Born in the late nineteenth century by the will of educated and distinguished Venetian collectors, the Museum of Torcello, divided by two sections the Archaeological and Medieval and Modern, tells the thousand-year history of the island and its relationship with the hinterland and Venice; It tells of a "place" suspended between water and land, which over the centuries has changed, it has become due to natural events and man. A path that starts by the findings that attest to the intense commercial trades in the lagoon and its inhabitants Mycenaean Age (II millennium BC), winds through Venetian, pre-Roman and Roman, Byzantine and early medieval and crosses the Venetian glorious times to arrive until the nineteenth century.
The Section Archaeological finds from discoveries in the lagoon area dall'agro altinate arrived accompanied by works in the museum from private collections, such as the collection of Egyptian statues in bronze and ceramics, covering a time span from the Paleolithic to the late Roman. Extensive collection of Greek ceramics, from Etruscan Italiot and VII to IV BC which presents various types of decorative elements and production techniques. The Roman ceramic consists of a little extended nucleus but significant: kitchen utensils and tableware for funerary use, glasses and cups, different types of lamps. Of cult and funerary use the proto bronzes in human and animal figure of Etruscan production, Italic and paleoveneta, which are combined to personal use and ornamental objects like fibulas and mirrors. In Roman times, however, the sacred character of bronzes from domestic lararia and table objects and instruments, as well as figurative and antefixes slabs from sanctuaries of central and southern Europe. Works of Greek sculpture small have come to Torcello by the Venetian collectors. Roman copies and reworkings of Greek originals, funerary monuments and portraits coming from Altino, the polls are and stones complement the sculptural collection of archaeological section.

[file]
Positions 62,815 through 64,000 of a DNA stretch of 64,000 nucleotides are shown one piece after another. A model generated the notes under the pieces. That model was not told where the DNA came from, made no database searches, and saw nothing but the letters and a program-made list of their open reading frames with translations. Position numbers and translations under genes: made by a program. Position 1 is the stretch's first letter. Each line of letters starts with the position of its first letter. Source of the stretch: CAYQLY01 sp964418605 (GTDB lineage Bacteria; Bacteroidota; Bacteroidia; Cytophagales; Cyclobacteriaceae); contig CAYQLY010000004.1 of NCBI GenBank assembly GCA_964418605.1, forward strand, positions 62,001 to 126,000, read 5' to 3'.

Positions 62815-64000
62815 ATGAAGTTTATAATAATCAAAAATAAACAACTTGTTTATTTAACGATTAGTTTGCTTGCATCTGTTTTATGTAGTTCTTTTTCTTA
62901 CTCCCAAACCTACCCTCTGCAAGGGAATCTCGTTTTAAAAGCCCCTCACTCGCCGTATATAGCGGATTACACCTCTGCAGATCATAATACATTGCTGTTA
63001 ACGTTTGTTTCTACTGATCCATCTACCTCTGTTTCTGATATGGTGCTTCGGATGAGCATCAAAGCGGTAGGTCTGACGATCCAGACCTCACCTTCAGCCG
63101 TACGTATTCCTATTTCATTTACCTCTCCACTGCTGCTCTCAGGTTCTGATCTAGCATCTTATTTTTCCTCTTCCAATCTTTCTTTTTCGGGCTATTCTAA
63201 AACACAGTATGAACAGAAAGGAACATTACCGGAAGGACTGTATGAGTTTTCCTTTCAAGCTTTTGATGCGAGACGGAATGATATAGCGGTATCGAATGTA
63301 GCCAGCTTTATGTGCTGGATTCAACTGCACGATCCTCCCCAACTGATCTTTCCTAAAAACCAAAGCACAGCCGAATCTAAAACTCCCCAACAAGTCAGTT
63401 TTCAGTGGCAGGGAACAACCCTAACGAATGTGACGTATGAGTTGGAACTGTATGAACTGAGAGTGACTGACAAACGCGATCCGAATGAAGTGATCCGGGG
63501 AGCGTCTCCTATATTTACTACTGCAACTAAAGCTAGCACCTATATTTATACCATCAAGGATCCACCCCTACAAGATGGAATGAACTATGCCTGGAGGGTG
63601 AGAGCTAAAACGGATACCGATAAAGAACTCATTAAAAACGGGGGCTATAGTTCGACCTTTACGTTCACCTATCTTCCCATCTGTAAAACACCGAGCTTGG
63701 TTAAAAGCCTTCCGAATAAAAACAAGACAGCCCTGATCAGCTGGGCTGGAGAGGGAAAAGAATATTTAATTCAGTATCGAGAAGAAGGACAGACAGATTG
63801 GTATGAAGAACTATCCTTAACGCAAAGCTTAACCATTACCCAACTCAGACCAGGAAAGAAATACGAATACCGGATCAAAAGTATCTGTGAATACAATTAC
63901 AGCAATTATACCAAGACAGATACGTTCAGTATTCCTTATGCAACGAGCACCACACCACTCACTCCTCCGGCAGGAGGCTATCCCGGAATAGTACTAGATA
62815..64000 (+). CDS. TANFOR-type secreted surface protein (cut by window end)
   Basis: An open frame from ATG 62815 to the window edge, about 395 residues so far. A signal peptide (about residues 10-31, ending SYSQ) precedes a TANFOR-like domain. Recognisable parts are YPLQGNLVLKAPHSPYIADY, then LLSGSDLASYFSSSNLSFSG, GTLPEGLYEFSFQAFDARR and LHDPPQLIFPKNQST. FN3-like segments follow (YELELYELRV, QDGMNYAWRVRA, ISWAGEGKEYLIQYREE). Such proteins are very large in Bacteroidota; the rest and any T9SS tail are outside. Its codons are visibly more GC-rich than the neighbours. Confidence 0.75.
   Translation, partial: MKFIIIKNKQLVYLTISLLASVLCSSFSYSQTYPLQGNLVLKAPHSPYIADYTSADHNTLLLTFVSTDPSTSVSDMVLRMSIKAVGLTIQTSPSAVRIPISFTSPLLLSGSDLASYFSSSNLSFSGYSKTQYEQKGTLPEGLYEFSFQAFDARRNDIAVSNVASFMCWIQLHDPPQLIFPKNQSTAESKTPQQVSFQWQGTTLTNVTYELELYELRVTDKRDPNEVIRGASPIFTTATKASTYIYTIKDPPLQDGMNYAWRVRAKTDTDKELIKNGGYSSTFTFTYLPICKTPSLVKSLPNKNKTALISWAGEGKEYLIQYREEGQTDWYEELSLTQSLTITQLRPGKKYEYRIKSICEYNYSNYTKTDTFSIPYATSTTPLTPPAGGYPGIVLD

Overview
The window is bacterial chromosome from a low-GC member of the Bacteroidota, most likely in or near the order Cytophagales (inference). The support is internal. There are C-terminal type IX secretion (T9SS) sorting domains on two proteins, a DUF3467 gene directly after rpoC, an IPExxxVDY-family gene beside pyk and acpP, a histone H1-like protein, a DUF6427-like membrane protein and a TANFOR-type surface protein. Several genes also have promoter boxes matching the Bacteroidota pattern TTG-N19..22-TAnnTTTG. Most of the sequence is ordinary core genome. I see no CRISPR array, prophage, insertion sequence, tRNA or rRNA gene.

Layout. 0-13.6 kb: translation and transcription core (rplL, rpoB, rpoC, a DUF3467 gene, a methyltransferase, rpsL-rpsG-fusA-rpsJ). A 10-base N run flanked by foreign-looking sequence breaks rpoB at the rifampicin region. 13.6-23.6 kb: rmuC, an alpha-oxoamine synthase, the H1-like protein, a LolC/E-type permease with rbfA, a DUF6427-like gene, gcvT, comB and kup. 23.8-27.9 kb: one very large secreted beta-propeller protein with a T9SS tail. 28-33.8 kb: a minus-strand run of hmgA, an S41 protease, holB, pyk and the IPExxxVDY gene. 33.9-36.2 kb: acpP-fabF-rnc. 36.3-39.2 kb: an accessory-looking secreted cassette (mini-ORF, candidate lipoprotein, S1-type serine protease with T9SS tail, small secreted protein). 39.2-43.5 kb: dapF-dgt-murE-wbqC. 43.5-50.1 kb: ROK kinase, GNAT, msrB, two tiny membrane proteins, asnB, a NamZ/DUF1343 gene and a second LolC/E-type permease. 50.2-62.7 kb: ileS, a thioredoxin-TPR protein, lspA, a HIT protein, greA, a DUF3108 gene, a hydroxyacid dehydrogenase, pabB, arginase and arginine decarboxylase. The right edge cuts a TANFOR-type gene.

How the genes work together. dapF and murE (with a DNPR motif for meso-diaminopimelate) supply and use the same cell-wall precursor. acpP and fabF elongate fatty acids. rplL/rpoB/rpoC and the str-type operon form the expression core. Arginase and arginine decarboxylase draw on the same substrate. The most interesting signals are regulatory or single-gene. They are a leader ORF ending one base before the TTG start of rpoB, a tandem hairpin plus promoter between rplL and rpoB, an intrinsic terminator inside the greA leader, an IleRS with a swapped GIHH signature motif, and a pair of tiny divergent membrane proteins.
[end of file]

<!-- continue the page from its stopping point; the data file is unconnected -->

The Mediaeval and Modern Art exhibits works and documents dating from the sixth to the nineteenth century. Stone materials and architectural fragments testify to the profound cultural and artistic ties with the Byzantine Empire, and with the presence of works produced in the East, like the wonderful holy water of the sixth century or collecting encolpion, medals and bronze fibula, both with persistence and reuse of Byzantine decorative patterns in locally produced items. From the Basilica of Torcello they arrived at the museum fragments of wall decoration extent of wonderful workmanship and Altarpiece in gilded silver of the XIII century, a rare surviving example, albeit incomplete, of an ecclesiastical furniture spread lagoon area. Wooden sculptures of the lagoon area, Byzantine icons and panel paintings of the fourteenth and fifteenth centuries of sacred subjects find their best examples in polychrome and gilded bas-relief depicting a "Pietà" and in the table with Christ Step demonstrating clear Tuscan influences, Della Torcello disappearance , asks of his demolished, there is memory left in the Annunciation, Adoration of the Magi, in the Share a story of the Virgin and in the stories of Santa Cristina of Veronese's workshop, from the Church of St. Anthony in Torcello. Of the social and productive life of Torcello and now submerged nearby islands, are the echoes in the fragments of everyday pottery, in the coins, in the glass, in the cooking tripod and the factory waste, memory workshops and active furnaces.